Author + information
- Received July 4, 2017
- Revision received October 8, 2017
- Accepted October 11, 2017
- Published online April 30, 2018.
- Shafkat Anwar, MDa,∗ (, )
- Gautam K. Singh, MDa,
- Jacob Miller, MDb,
- Monica Sharma, MSa,
- Peter Manning, MDb,
- Joseph J. Billadello, MDc,
- Pirooz Eghtesady, MD, PhDb and
- Pamela K. Woodard, MDd
- aDivision of Cardiology, Department of Pediatrics, Washington University School of Medicine, St. Louis, Missouri
- bDivision of Cardiothoracic Surgery, Department of Surgery, Washington University School of Medicine, St. Louis, Missouri
- cDivision of Cardiovascular Medicine, Department of Internal Medicine, Washington University School of Medicine, St. Louis, Missouri
- dMallinckrodt Institute of Radiology, Washington University School of Medicine, St. Louis, Missouri
- ↵∗Address for correspondence:
Dr. Shafkat Anwar, Washington University in St. Louis School of Medicine, Division of Pediatric Cardiology, One Children’s Place, Campus Box 8116–NWT, St. Louis, Missouri 63110.
Survival in congenital heart disease has steadily improved since 1938, when Dr. Robert Gross successfully ligated for the first time a patent ductus arteriosus in a 7-year-old child. To continue the gains made over the past 80 years, transformative changes with broad impact are needed in management of congenital heart disease. Three-dimensional printing is an emerging technology that is fundamentally affecting patient care, research, trainee education, and interactions among medical teams, patients, and caregivers. This paper first reviews key clinical cases where the technology has affected patient care. It then discusses 3-dimensional printing in trainee education. Thereafter, the role of this technology in communication with multidisciplinary teams, patients, and caregivers is described. Finally, the paper reviews translational technologies on the horizon that promise to take this nascent field even further.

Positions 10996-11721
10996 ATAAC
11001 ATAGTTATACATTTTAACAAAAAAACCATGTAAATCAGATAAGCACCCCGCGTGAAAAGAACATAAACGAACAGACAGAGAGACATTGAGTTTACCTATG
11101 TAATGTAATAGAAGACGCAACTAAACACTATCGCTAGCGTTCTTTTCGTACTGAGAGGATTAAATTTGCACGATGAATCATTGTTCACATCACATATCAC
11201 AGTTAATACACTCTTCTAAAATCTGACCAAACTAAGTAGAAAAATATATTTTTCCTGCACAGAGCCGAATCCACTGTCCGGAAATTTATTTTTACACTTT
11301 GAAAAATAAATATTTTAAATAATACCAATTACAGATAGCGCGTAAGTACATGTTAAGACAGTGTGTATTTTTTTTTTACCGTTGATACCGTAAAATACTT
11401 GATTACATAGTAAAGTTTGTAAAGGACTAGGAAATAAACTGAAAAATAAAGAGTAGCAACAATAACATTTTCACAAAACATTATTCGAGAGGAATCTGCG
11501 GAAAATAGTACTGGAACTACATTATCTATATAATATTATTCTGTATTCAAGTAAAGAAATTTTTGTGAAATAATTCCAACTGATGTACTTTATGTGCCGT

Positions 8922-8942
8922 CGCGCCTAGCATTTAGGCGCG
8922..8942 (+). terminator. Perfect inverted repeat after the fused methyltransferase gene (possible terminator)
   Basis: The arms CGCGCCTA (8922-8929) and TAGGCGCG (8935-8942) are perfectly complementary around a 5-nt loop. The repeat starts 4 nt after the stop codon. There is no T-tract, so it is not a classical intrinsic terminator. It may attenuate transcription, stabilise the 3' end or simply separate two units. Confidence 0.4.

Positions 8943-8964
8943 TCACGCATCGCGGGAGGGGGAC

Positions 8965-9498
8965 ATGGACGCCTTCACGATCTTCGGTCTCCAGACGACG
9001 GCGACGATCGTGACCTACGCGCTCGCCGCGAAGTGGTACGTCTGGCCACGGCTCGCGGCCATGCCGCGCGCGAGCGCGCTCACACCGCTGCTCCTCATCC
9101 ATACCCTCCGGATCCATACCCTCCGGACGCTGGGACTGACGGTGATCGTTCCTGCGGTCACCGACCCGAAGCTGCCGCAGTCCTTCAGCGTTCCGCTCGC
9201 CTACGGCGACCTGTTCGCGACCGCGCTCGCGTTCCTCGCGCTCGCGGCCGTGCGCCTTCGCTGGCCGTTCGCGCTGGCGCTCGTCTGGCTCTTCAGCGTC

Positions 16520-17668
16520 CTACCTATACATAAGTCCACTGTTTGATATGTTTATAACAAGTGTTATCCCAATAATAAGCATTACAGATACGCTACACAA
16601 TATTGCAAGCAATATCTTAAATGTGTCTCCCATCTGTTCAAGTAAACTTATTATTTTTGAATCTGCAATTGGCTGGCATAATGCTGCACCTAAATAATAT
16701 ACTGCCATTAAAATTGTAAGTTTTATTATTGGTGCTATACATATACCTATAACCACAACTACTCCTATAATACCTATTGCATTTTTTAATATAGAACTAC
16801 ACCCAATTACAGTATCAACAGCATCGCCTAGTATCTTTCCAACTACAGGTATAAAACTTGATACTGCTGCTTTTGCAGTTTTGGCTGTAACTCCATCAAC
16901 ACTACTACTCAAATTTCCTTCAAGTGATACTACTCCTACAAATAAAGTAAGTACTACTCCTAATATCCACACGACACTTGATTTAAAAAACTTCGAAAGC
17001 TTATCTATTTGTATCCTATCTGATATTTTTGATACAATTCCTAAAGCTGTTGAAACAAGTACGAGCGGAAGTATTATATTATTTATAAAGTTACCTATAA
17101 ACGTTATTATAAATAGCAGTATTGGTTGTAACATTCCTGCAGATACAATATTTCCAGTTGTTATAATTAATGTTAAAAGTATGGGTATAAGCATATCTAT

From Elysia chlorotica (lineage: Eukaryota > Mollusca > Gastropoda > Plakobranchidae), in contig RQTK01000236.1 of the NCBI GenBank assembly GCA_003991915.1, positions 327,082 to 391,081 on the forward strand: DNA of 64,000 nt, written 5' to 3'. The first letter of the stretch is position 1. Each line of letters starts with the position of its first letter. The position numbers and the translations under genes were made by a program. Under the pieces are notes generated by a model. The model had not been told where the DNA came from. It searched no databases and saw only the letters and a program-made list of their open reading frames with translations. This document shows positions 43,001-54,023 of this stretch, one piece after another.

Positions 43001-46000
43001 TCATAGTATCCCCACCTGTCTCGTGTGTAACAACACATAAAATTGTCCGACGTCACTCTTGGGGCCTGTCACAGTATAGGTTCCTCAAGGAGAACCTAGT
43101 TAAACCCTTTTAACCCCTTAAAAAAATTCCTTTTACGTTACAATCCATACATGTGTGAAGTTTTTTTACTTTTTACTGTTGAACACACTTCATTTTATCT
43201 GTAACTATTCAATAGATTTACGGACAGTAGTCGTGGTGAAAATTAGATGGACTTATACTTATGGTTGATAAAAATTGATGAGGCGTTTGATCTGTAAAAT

Three-dimensional models were made through a collaborative partnership with 3D Systems Healthcare (Golden, Colorado). The authors have reported that they have no relationships relevant to the contents of this paper to disclose.
All authors attest they are in compliance with human studies committees and animal welfare regulations of the authors' institutions and Food and Drug Administration guidelines, including patient consent where appropriate. For more information, visit the JACC: Basic to Translational Science author instructions page.
- Received July 4, 2017.
- Revision received October 8, 2017.
- Accepted October 11, 2017.
- 2018 The Authors
- Central Illustration
- Scope of Congenital Heart Disease and the Need for Transformative Care
- 3D Printing Technology and Options for Cardiovascular Printing
- Applications of 3D Printing in CHD
- Accuracy and Quality Assurance in Cardiac 3D Printing
- 3D Printing for Trainee Education and Surgical Simulation
- 3D Printing to Facilitate Communication Within the Medical Team and for Counseling Patients and Families
- Advanced Applications and Future Directions